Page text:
Supreme court upholds death sentence for Humam

Supreme court upholds death sentence for Humam
June 24 03:07 2016

The supreme court upheld tonight the death sentence of a 22-year-old man convicted of killing a parliamentarian after rejecting a surprise attempt by members of the MP’s family to delay the death penalty.

The verdict, issued at 2am on Friday, could pave the way for the Maldives’ first execution in more than half a century.

Hussain Humam Ahmed’s fate now rests with members of MP Afrasheem Ali’s family, who are empowered by law to issue a pardon.

It is unclear if the last-minute appeal by Afrasheem’s family tonight could spare Humam’s life as the court had refused to accept a letter asking it to delay the death sentence. The letter by Afrasheem’s father and brother did not retract the family’s wish for the death penalty, but only asked the court to delay it until the murder probe is completed.

They said Humam remained a key witness in identifying those who had financed and planned the killing.

Officials, however, rejected the letter, claiming they only accept submissions made during official hours.

Judges did not allow defence counsel to speak inside the court.

The unanimous ruling rejected Humam’s claim of mental illness, and upheld the guilty verdict, noting the young man had confessed to the murder at the lower court.

Some of Humam’s family members broke down in tears as they left the courtroom. One man close to the family was arrested from the scene.

“Yameen wants to kill my son,” Humam’s mother said, referring to President Abdulla Yameen, who has been linked to Afrasheem’s murder.

“Do you not fear God? You must all take responsibility, upholding the rule of a brutal leader?” his sister screamed as police officers attempted to push family members to a side street.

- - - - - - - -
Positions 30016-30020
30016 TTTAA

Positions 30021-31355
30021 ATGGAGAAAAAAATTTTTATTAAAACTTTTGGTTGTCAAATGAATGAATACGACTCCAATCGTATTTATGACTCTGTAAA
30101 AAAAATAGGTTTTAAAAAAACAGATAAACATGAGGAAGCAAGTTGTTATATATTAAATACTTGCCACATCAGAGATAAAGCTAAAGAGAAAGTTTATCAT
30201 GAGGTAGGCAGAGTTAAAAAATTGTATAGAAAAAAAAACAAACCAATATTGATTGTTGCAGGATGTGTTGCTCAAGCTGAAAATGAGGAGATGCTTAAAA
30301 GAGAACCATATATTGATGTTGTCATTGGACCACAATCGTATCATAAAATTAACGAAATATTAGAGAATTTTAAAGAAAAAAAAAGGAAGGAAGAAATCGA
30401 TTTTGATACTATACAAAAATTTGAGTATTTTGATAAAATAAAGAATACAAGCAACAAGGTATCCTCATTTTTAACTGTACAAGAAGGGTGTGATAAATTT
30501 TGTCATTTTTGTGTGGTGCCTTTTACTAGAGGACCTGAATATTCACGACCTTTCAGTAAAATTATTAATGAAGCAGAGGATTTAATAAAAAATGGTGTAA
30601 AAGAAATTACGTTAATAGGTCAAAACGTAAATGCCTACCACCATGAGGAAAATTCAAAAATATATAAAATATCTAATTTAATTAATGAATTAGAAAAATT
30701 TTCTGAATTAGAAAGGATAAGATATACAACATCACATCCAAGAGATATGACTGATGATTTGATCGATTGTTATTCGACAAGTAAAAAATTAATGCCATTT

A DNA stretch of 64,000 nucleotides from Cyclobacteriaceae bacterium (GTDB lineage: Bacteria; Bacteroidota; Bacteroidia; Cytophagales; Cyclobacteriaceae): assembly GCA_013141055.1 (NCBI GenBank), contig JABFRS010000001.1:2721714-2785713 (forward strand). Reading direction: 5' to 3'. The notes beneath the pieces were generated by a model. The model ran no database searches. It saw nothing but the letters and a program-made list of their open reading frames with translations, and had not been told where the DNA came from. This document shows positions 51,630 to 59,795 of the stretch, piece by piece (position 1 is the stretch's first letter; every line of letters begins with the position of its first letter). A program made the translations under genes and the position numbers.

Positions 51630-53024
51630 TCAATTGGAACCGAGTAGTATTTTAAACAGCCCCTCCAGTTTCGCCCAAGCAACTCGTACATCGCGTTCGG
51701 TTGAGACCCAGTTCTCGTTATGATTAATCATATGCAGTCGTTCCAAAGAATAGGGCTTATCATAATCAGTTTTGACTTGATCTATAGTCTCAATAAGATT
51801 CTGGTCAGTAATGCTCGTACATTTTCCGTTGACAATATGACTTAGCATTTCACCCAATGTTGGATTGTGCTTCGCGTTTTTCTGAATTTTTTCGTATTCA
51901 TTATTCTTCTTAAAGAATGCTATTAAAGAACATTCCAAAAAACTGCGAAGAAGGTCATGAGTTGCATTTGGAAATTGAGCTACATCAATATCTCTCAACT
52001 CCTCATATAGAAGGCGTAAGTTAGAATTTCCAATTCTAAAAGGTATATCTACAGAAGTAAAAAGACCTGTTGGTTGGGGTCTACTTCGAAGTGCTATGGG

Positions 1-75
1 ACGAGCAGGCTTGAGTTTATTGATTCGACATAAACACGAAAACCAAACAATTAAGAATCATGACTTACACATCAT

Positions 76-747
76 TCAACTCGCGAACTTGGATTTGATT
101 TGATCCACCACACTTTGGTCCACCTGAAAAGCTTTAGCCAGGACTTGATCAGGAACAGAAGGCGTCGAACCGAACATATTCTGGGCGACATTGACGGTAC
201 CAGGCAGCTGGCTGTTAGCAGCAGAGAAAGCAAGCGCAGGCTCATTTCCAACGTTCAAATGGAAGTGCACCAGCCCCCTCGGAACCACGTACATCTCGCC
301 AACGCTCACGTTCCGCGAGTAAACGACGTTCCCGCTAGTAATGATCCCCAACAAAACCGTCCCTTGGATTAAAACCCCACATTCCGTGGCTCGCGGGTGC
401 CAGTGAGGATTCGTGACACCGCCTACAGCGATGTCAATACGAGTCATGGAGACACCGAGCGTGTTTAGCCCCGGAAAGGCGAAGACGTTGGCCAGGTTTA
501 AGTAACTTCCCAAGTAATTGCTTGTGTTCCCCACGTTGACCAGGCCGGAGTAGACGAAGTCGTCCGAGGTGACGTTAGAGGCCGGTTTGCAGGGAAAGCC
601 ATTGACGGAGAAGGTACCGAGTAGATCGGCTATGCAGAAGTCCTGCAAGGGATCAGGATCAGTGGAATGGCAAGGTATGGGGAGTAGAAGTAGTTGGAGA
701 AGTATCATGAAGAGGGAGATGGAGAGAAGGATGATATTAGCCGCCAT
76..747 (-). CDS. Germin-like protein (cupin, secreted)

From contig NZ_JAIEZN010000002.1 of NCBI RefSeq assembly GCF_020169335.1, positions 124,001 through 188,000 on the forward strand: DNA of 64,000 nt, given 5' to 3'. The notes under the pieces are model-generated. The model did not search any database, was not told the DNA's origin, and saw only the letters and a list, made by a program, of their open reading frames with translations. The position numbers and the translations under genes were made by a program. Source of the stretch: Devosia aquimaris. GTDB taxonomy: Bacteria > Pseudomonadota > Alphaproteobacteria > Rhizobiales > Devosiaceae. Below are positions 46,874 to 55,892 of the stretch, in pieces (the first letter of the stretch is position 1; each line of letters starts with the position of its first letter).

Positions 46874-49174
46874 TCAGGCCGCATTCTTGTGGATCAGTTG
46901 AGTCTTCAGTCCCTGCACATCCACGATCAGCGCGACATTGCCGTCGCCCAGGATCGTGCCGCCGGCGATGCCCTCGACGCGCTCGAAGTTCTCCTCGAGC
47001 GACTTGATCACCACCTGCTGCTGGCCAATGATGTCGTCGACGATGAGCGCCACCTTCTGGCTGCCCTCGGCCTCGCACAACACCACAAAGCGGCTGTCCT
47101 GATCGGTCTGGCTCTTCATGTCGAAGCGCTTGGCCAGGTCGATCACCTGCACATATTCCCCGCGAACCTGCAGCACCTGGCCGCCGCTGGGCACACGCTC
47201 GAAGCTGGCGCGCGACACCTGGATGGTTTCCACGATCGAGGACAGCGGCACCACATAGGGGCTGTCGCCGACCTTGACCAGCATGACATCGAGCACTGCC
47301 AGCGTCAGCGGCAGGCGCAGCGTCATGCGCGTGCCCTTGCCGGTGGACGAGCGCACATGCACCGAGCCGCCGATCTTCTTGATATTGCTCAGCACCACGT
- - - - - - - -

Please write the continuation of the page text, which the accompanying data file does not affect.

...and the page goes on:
Yameen’s administration, which ended a six-decade old moratorium in 2014, has pledged to enforce the death penalty by hanging within 30 days of a verdict by the apex court.

The president, who has denied involvement in Afrasheem’s murder, has pledged to criminalise defamation over such claims.

Tonight’s verdict is the supreme court’s first ruling in a murder case. It has wrapped up hearings in two other murder cases this week.

Afrasheem, an MP for the ruling Progressive Party of the Maldives representing Ungoofaaru constituency in Raa Atoll, and also a moderate religious scholar, was stabbed to death outside his home on the night of October 1, 2012. Police said the killing was politically motivated.

He was known for taking relatively liberal positions on some religious issues, which had prompted criticism from other clerics. On a TV talk show on the night of his death, Afrasheem had apologised for “misunderstandings” over some of his religious views.

Humam was arrested within hours after Afrasheem’s body was found and charged with murder in January 2013. After pleading not guilty, Humam confessed to the killing at a hearing in May 2013 and gave a detailed account of the murder.

However, a month later, Humam retracted the confession, claiming police obtained it through coercion.

A second suspect charged with murder, Ali Shan, was acquitted of murder in September 2014 with the court citing insufficient evidence.

A third suspect, Azlif Rauf, who Humam said planned the murder, left to Turkey with six members of Malé’s Kuda Henveiru gang in January 2015. Azlif’s family says he died in battle, but some politicians have disputed the claim.

Four others – a minor identified as Nangi, son-in-law of MP ‘Reeko’ Moosa Manik Abdulla ‘Jaa’ Javid, Jaa’s brother Jana, and another person identified only as ‘Spy’ – were also implicated in Humam’s confession. They were never formally charged.

MP Abdulla Riyaz, the police-chief at the time, described the murder as a “pre-planned politically motivated act of terrorism carried out by politicians.” Some US$4million was paid for the assassination, he alleged.

In addition to the president, suspicion has also been cast upon religious extremists and the opposition Maldivian Democratic Party.

The Maldivian Democracy Network, a local human rights NGO, has called for a retrial for Humam, stating that his trial was riddled with irregularities. They have also supported Humam’s father’s call for independent psychiatric tests on his son.

Hours before issuing the verdict, the supreme court put out a statement urging respect for the judiciary and warning of action against “all unlawful acts to exert influence on trials” including making comments to the media.

Read: No sympathy for people like us; milestones in the life of Maldivian death row prisoner, Hussain Humam Ahmed

Additional reporting by Xiena Saeed and Hassan Moosa